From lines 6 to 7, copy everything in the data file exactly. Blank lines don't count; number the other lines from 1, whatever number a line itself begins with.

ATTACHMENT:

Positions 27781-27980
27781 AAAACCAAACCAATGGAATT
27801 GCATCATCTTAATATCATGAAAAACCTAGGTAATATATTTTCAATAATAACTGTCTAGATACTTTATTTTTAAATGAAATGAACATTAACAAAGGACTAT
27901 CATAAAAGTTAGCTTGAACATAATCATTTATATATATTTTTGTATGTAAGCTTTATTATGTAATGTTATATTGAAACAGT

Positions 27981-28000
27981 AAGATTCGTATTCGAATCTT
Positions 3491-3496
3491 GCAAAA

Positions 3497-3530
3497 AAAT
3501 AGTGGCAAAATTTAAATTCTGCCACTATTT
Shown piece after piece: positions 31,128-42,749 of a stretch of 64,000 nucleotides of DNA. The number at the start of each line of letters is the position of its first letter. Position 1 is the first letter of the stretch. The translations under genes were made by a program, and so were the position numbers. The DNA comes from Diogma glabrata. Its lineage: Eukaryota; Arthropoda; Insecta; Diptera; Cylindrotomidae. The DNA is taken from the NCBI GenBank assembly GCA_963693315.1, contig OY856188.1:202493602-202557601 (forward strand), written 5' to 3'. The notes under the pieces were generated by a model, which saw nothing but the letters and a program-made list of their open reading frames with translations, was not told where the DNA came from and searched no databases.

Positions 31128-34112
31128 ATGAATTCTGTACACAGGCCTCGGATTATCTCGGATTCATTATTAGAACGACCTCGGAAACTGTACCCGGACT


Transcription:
27981 AAGATTCGTATTCGAATCTT
Positions 3491-3496